Preparing Surgical and Anesthesiology Teams to Thrive in Uncharted Waters

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The Affordable Care Act has provided a financial incentive for anesthesiologists who demonstrate superior patient outcomes. LifeWings CRM focuses on training in teamwork, communication, and the routine usage of checklists and protocols preparing your anesthesiology practice to ‘weather’ this sea change in payment strategies and improve patient safety by adopting CRM practices.

Richard Doss, LifeWings' Senior Advisor for Performance Breakthroughs

Without introducing and documenting post-discharge follow-up, it will be difficult to monitor this patient satisfaction indicator.

In recent years, the federal Surgical Care Improvement Project (SCIP) has put the performance of hospital surgical teams under close scrutiny. Payment for surgery services has increasingly been linked to various quality measures. Now, the quality of care provided by anesthesiology teams has been drawn into the federal spotlight. The pay for performance measures under the Affordable Care Act will be a sea change for anesthesia practice. Anesthesiologists will no longer be paid solely on the basis of the number of surgeries they cover. Instead, their payment will be tied to the patient’s outcome and satisfaction for the entire episode of perioperative care.

As a provision of the Affordable Care Act, CMS (the federal agency responsible for Medicare) has provided a financial incentive for anesthesiologists who demonstrate superior patient outcomes (1% in 2013, 0.5% in 2014). While Medicare’s pay for performance model currently offers a carrot, the stick is not far behind. Negative payment adjustments for ‘substandard’ outcomes, as measured against benchmarks, will begin this year at -1.5%, ramping up to -2% in 2016 and beyond. An anesthesiologist billing $200,000 of allowable services in 2016 has $4,000 at risk, should outcomes be poor or reporting inadequate. Contracts between hospitals or health plans with anesthesiology groups may also use the stick approach to quality improvement, withholding a portion of funds from anesthesiology groups if patient outcomes are substandard based on their chosen quality indicators.

To complicate matters, the quality indicators against which the work will be measured will change annually, and it is likely that different payers will measure different indicators. The Anesthesia Quality Institute (AQI) has identified 26 quality indicators that are likely to be included the first iteration of Pay for Performance. In the midst of all these changes, how can hospitals and their surgical and anesthesiology teams work together to improve patient outcomes – and avoid financial penalties?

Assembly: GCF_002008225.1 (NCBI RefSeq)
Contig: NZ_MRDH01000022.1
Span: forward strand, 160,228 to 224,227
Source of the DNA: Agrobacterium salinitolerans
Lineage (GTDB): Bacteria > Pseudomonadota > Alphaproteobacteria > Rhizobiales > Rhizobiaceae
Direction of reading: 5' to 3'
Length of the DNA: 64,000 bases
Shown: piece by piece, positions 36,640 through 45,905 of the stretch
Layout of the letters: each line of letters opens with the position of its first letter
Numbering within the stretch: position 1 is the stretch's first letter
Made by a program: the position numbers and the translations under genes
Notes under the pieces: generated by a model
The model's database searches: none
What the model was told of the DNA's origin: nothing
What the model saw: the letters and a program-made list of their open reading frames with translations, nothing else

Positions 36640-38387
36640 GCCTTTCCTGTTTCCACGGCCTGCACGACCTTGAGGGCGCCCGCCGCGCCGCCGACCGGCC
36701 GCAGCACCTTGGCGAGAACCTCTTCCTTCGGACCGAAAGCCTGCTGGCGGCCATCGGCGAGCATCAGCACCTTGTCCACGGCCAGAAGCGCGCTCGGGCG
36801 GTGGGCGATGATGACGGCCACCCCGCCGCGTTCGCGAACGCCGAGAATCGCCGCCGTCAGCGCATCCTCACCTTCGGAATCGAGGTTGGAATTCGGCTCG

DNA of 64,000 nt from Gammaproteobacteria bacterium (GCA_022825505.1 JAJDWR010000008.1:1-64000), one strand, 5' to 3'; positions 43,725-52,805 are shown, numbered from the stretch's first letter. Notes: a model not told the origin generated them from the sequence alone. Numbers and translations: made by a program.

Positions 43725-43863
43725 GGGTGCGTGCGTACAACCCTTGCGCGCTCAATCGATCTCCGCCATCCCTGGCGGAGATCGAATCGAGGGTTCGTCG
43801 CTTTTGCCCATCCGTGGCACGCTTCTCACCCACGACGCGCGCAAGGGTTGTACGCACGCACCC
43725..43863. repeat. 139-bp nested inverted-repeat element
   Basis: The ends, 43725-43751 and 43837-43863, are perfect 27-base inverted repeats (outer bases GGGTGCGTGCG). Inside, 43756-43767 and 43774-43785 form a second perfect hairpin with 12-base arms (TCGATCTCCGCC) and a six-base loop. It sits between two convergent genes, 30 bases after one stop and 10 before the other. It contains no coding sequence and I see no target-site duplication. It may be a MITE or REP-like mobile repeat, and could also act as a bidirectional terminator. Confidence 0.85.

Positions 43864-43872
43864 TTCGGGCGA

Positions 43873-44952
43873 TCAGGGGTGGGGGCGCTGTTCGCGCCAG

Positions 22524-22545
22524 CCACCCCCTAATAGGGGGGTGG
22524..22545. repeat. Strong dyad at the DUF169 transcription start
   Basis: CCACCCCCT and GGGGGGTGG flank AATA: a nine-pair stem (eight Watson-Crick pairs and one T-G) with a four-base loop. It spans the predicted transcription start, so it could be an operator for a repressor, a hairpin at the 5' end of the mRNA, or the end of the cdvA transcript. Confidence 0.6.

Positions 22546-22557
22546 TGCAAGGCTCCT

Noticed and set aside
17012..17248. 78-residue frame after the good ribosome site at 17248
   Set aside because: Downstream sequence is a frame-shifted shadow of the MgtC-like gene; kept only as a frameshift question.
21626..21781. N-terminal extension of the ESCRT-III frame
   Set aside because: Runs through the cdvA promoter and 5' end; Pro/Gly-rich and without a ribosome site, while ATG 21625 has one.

Richard Doss, Business Strategist at LifeWings Partners, LLC believes that some of these quality indicators may be difficult to document without altering what and how the hospital tracks. For example, the measurement of patient satisfaction in the Affordable Care Act includes assessing postoperative nausea and vomiting. Doss notes, “Nausea and vomiting may not occur until after the patient is released from hospital. Depending on the patient’s follow-up, the hospital may not even be aware of the patient’s reaction to anesthesia after discharge. Without introducing and documenting post-discharge follow-up, it will be difficult to monitor this patient satisfaction indicator.”

LifeWings Partners assists hospitals and clinics to implement high-reliability systems to assure quality of patient care and efficiencies in care delivery. LifeWings uses Crew Resource Management (CRM) principles, including training in teamwork, communication, situational monitoring; and the routine usage of checklists, standardized handoffs, algorithms, and protocols. “We put systems in place to measure and track both operational and patient outcomes, including cost, quality, delivery, safety, and satisfaction,” says Doss. “Through our CRM implementations, we help every staff member understand that their actions affect both patient safety and the institution’s bottom line. Greater standardization of care delivery yields both higher quality of care and greater efficiency.”

CRM has been extremely effective in the U.S. commercial airline industry in reducing accidents that are related to human error and poor teamwork. CRM has contributed to an 86% decrease in the risk of dying on a U.S. major jet air carriers since the 1990s. CRM-based team training has an excellent track record in overcoming communication and collaboration causes of adverse events in such high-risk/highreliability industries as aviation, nuclear power, and military operations. In recent years, some hospitals have begun to embrace the rigor of CRM principles, documenting reductions in areas such as surgical mortality, adverse events, and OR delays.

CRM can prepare hospitals and their surgical and anesthesiology partners to weather this sea change in payment strategies by improving patient outcomes, patient satisfaction, and cost-efficiencies. The staff at LifeWings Partners is available to assist your team. More information, see the LifeWings website:

About LifeWings Partners LLC:
LifeWings Partners was founded by a former U.S. Navy Top Gun instructor, a commercial airline pilot, and two physicians who are former NASA astronauts. LifeWings’ practical and effective teamwork training programs are highly effective in reducing human error and currently involve the training of more than 13,000 high-performance medical team members per year. Measurable results are found in all LifeWings’ initiatives. To find out more, please visit or

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Stephen Harden

Angela Myers
LifeWings Partners, LLC
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